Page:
+ A

The wild and whimsical world of Jaime Hayon: Spanish artist brings his colorful sculptures and imaginative furniture to Daelim Museum exhibit

May 02,2019
Left: Modern Circus & Tribes is the second room in Daelim Museum’s new “Jaime Hayon: Serious Fun” exhibition in central Seoul, showcasing works from the Spanish artist. The exhibition opened last weekend and will run through Nov. 17. Right top: The Checkmate section features life-sized chess pieces inspired by the Battle of Trafalgar. Right below: The Cabinet of Wonders features 70 small pieces like vases, tea tables and sketches made by Hayon. [DAELIM MUSEUM]
Artist Jaime Hayon rides on his rocking chair sculpture “Green Chicken” (2006) which is now on view at “Jaime Hayon: Serious Fun” at the Daelim Museum in central Seoul. [GRONINGER MUSEUM]
At left is Hayon’s “Sauda (Dark Beauty)” (2017) and at right is “Umi (Life)” (2017). Both glass vessels are part of the “Afrikando” series, which was inspired by decorative African art. [DAELIM MUSEUM]
Spanish artist Jaime Hayon is known for his fantastical crystal sculptures and innovative furniture that showcase his childlike imagination and love of whimsical design.

“I feel like a kid myself,” Hayon said last Friday, just ahead of the launch of his solo exhibition at the Daelim Museum in central Seoul. “I have no problem being [daring].”

At “Jaime Hayon: Serious Fun,” visitors will not only get to revel in the colorful world of Hayon’s imagination, but they will feel as though they have transported to a magical land of pure aesthetic pleasure, far away from the worries of everyday life.

For the exhibition, Daelim Museum temporarily transformed its gallery space into a luxurious - think crystals and ceramics - fun house. Each of the rooms on display has been designed from floor to ceiling to match the seven thematic groups of Hayon’s works being presented at “Serious Fun.”

Personified animals are a running theme, including the artist’s iconic “Green Chicken” (2006), which opens up the exhibition.

The piece, a rocking chair made with lacquered fiber glass and steel, aptly captures the essence of “Serious Fun,” which Hayon says refers to the “seriousness” or “high quality” of the materials used in the work and the “playfulness” of the subject matter.

Hayon is certainly not just playing around with “Crystal Candy Set” (2009), a set of ornamental vases exhibited in the first gallery room, Crystal Passion.

The artist designed the vases in collaboration with Baccarat, a French fine crystal manufacturer. These gem-like pieces strike a fine balance between the luxurious medium of crystal and Hayon’s whimsical inventiveness, taking motifs from common objects like golf balls and tropical fruits like pomegranates.

Hayon mixed in ceramics, one of the most common mediums found in his works, to add an even more textured and playful look to the vases.

“When I started, I had no money, but ceramics are very cheap and look expensive,” said Hayon. “When you make porcelain, you can make something expressive and small, but ceramics also allows you to make monumental things and to draw on top, to give life.”

Hayon has also experimented with glass and metal, as evident in the exhibition’s second space Modern Circus & Tribes. Pieces here bring together African wooden mask-inspired glasswork from Hayon’s “Afrikando” series and circus-themed ceramic vases with metallic finishes from the “Mon Cirque” series.

The next room, Checkmate, is a jaw-dropping exhibit of human-sized, hand-painted chess pieces set across a shiny black-and-white-tiled and mirrored space that looks like it is straight out of a set from a children’s fantasy movie. The pieces are from “The Tournament” (2009), an installation based on the 1805 Battle of Trafalgar designed for the London Design Festival and previously exhibited at the Trafalgar Square in London.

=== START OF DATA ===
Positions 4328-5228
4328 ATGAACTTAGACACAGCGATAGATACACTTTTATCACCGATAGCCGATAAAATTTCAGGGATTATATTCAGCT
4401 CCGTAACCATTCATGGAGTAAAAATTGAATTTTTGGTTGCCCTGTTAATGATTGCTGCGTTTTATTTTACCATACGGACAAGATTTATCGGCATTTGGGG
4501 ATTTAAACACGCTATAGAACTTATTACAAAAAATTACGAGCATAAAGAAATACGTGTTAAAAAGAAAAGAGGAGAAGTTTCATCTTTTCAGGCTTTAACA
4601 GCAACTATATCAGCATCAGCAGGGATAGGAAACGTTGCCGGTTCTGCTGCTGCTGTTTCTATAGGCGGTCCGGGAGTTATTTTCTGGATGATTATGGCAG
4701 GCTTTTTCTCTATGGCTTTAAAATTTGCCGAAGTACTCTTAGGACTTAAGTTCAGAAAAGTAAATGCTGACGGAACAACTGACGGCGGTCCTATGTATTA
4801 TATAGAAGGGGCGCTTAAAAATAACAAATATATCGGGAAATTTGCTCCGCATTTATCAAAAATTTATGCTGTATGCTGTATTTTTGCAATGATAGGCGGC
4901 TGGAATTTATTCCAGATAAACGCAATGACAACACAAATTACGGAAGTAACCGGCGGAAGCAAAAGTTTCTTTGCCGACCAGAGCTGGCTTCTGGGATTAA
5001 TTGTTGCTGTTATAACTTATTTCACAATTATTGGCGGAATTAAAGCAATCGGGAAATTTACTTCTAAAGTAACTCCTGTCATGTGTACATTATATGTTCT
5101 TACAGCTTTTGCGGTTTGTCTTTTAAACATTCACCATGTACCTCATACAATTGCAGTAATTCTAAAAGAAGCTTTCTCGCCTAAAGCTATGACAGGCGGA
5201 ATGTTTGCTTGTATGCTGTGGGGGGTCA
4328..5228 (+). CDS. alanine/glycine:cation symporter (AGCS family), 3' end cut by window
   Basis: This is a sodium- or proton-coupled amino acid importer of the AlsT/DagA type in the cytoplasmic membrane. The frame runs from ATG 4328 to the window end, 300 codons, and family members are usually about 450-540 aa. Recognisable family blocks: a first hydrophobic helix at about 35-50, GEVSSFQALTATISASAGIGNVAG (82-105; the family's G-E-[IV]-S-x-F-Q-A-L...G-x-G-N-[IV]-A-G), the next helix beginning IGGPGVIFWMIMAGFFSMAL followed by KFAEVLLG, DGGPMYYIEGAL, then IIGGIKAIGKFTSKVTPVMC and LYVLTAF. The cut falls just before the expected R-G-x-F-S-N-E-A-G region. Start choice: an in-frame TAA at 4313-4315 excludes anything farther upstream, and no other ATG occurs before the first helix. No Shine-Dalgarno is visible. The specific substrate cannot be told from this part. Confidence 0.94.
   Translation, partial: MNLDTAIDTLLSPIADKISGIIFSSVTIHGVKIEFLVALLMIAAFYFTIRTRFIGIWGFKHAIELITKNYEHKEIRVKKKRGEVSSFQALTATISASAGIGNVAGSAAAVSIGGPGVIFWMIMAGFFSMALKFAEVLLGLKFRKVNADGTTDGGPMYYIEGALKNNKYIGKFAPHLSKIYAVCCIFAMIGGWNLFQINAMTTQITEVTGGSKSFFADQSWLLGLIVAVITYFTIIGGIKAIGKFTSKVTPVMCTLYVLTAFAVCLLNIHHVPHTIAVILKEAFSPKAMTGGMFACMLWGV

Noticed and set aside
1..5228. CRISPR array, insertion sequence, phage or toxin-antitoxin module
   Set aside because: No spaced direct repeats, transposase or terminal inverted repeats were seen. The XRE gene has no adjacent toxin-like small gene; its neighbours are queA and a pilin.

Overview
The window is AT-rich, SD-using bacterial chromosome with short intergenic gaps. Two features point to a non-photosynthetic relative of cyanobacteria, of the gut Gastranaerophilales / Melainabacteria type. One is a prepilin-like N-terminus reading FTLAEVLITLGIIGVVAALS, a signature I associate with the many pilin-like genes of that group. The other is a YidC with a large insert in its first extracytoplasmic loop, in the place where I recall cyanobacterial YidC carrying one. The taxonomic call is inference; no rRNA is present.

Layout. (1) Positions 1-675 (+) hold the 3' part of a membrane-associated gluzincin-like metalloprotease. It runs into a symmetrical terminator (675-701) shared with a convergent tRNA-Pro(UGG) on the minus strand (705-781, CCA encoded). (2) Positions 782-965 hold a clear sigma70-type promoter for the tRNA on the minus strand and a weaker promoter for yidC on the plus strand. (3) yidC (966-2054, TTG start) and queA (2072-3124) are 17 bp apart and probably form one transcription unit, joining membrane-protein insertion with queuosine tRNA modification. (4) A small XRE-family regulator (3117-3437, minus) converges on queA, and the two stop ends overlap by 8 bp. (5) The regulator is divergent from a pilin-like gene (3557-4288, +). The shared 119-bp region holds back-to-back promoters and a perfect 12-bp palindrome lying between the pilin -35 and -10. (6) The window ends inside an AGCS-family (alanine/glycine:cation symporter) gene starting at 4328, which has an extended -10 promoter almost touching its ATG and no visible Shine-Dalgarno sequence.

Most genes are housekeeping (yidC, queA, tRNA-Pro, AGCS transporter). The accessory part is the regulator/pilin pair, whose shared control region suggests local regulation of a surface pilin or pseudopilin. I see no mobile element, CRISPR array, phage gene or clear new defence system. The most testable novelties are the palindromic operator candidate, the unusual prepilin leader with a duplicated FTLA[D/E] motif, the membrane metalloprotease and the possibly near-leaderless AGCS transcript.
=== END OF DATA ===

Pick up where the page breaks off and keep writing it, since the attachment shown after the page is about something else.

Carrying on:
The next few rooms further demonstrate the extensive breadth of Hayon’s works and materials. The artist’s graffiti-like paintings from the “Mediterranean Digital Baroque” series (2013) are showcased in the gallery titled Dream Catcher.

The Cabinet of Wonders gallery is Hayon’s take on Renaissance-era cabinets of curiosities, featuring 70 of his smaller pieces like vases, tea tables and sketches neatly arranged on shelves.

The Furniture Galaxy section offers a taste of a collection of chairs produced by Hayon in collaboration with several high-end furniture brands including Fritz Hansen and BD Barcelona Design.

With his emphasis on art being functional, it’s no surprise that Hayon is well known for his work as a furniture artist.

“Obviously, it has to work,” Hayon said. “This as a vase, that as a table, or that as a symbol, it has to work. For me first is function, then storytelling, then the material.”

The last space, the Hayon Shadow Theater, is making its debut at the Daelim Museum. In a darkened room, characters from Hayon’s pieces displayed in previous spaces are personified and recreated through white standalone installments, seemingly coming to life from the effects created by lighting.

At “Serious Fun,” visitors of all ages can step back into their wildest childhood fantasies, as a host of beautifully eerie rooms and magical beasts are open to enjoy. Daelim Museum also offers several art programs for children to become a magician themselves, create D.I.Y. chess sets and try their hand at shadow theater.

BY KIM EUN-JIN [kim.eunjin1@joongang.co.kr]

The exhibition runs through Nov. 17. Entry is 10,000 won ($8.60) and 3,000 won for students. Hours are from 10 a.m. to 7 p.m. from Tuesday to Sunday, with extended hours on Thursdays and Saturdays until 8 p.m.

The “Daelim Museum” mobile app offers guided tours in English and Korean.

For more information, go to http://www.daelimmuseum.org or call (02)-720-0667.